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Automate Microsoft Outlook from C++

Olivier Langlois, IT superstar coach, Dominate LinkedIn Formula author
by Olivier Langlois


Accessing the Outlook COM interfaces from C++ (Part 1)

The first step to automate Outlook is to define an interface. Here is the one I have come with:

// Forward declaration
class COutlookStubImpl;

class CRecipient
    explicit CRecipient(LPCTSTR email, LPCTSTR firstName = NULL, LPCTSTR lastName = NULL);
    std::string Format() const;
    std::string m_email;
    std::string m_firstName;
    std::string m_lastName;

class COutlookStub
    enum StubMethod
    COutlookStub( StubMethod eMethod = COM );

    bool Init();
    void SetDeleteAfterSubmit( bool val ) { m_bDeleteAfterSubmit = val; }
    bool Send(LPCTSTR Subject, LPCTSTR To, LPCTSTR Body);
    bool Send(LPCTSTR Subject, const CRecipient &recipient, LPCTSTR Body)
    { return Send(Subject,recipient.Format().c_str(),Body); }

     * This class is using the envellope/letter pattern to really
     * encapsulate the method by which it contacts Outlook.
    COutlookStubImpl *m_pOutlookStubImpl;
    bool              m_bDeleteAfterSubmit;

First, the defined interface is very simple and could easilly be extended. For the purpose of this article, defining a Send() method is enough. I have used the envellope/letter design pattern to really encapsulate the COM stuff from the user application. This step is not essential but I'm planning ahead since there exist more methods to access Outlook than with COM and as you will see later, there is a drawback by using Outlook COM interface. By using the envellope/letter design pattern, it will allow me later to add and use other methods just by adding an item to the StubMethod enumeration. The other point of interest is that I moved out the initialization code from the constructor and placed it in Init(). The reason for doing so is that the initialization code could fail for many reasons such as if Outlook is not installed and I do not like to place code that might fail in constructors and rely on exceptions to trap the error. Here is how the sample program use Init() in the application InitInstance() function:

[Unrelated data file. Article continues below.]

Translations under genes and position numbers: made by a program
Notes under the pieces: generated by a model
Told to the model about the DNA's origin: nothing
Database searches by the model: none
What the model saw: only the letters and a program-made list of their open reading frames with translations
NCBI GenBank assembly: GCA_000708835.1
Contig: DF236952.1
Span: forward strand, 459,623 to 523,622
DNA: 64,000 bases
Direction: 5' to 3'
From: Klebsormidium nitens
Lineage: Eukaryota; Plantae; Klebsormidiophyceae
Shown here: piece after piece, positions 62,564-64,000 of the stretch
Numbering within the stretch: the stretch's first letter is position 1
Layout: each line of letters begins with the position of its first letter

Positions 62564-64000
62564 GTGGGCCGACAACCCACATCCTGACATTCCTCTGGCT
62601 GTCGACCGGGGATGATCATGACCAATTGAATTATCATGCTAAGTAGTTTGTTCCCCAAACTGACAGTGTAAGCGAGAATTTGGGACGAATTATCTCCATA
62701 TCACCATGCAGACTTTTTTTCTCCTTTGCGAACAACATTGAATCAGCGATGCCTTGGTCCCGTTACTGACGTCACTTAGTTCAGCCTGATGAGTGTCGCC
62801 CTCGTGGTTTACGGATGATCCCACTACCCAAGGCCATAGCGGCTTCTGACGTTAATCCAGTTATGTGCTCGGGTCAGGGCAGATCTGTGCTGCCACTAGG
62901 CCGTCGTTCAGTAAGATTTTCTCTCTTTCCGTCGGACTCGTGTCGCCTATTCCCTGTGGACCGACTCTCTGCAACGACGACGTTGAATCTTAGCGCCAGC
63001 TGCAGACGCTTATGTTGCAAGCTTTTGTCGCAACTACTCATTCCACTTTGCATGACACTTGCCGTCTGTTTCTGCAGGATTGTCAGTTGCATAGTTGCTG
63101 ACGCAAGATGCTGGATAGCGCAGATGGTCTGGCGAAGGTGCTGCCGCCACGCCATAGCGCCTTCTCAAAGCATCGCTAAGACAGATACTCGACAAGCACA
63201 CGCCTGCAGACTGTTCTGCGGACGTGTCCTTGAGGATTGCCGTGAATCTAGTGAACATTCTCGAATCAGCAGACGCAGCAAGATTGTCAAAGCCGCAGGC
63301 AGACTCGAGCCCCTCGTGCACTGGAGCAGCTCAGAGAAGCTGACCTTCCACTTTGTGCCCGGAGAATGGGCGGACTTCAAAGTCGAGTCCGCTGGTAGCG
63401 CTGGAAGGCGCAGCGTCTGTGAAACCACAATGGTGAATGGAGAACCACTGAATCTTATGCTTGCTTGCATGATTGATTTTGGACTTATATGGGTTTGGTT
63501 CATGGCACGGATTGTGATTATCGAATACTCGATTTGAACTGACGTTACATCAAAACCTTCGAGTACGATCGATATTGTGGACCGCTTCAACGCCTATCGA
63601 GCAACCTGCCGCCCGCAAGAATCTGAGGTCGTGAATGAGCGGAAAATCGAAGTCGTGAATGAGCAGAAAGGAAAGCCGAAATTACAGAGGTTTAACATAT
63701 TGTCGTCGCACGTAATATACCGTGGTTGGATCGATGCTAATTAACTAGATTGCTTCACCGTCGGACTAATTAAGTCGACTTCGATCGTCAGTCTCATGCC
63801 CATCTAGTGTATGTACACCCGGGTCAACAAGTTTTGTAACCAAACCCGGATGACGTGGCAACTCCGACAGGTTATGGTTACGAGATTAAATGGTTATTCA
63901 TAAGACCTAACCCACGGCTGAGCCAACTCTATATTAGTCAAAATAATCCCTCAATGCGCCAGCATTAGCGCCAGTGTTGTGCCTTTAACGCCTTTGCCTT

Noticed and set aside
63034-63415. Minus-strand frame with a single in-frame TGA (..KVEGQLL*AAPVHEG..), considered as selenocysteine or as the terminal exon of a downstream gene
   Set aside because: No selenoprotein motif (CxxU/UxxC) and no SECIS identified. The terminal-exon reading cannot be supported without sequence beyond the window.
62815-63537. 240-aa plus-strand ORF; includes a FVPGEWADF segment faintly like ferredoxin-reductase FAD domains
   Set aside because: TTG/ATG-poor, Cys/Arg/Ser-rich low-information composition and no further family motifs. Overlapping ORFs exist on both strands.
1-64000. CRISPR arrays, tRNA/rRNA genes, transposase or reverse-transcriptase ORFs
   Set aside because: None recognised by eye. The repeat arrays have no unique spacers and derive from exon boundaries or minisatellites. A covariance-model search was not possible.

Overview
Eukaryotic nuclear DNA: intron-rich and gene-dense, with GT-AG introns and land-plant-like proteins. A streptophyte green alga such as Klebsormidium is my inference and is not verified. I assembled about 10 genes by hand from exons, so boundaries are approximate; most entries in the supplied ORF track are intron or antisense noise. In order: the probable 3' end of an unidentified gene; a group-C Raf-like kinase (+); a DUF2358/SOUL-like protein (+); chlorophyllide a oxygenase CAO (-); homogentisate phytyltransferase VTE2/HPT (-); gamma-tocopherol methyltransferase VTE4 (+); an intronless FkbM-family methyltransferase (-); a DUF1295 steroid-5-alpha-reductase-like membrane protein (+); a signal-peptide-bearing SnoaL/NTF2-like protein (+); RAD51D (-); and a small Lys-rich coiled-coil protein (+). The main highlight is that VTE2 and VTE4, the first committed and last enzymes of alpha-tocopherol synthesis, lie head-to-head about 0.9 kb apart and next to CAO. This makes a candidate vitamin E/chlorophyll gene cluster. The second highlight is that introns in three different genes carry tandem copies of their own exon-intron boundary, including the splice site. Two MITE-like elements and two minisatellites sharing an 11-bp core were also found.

// Check first if a connection to Outlook is possible.
if( dlg.m_OutlookStub.Init() )
    INT_PTR nResponse = dlg.DoModal();
    MessageBox(NULL,_T("Connecting to Outlook 2003 has failed"),
               _T("Outlook Automation with C++"),MB_OK|MB_ICONERROR);

The next step is to create an OutlookStubImpl class for COM. The class name for this stub implementation is CCOMOutlookStubImpl. First, in the CCOMOutlookStubImpl module, I defined the following global object:

struct InitOle {
    InitOle()  { m_bMustUninitialize = OLI_SUCCEEDED(::CoInitialize(NULL)); }
    ~InitOle() { if(m_bMustUninitialize) ::CoUninitialize();   }
    bool m_bMustUninitialize;
} _init_InitOle_;

CoInitialize() call is mandatory for a program to use COM. I am not sure if the MFC initialization code is already making this function call but there is no harm for calling it more than once as long there is the same number of calls to CoUninitialize() than there is successful calls to CoInitialize(). Next, we will start using the information that has been gathered in the preliminary section. In the CCOMOutlookStubImpl header file, the following preprocessor directives are added:

 * The Microsoft Office 11 Object type library is required as it is referenced by the
 * Outlook type library.
#import "libid:2DF8D04C-5BFA-101B-BDE5-00AA0044DE52" rename("EOF","EOFile")

// This statement is needed otherwise the generated header file for msout.olb will not
// compile.
using namespace Office;
 * Please consult the Outlook Type library from Tools/OLE/COM object viewer
 * to know its exact location as it might vary from one computer to the other.
 * Note, it is important to place the import statement first as there is a conflict with
 * a macro named CopyFile defined in winbase.h
#import "libid:00062FFF-0000-0000-C000-000000000046" rename("EOF","EOFile")

It tells to compiler to fetch the specified COM type libraries and to generate C++ header files that can be used from our program. The libid keyword specify to the compiler to search in the registry to find the location of the type library. You can directly specify the path but by doing so, it makes the code source much less portable since the type libraries location can vary from one system to the other. I found this tip in an article from Heath Stewart.

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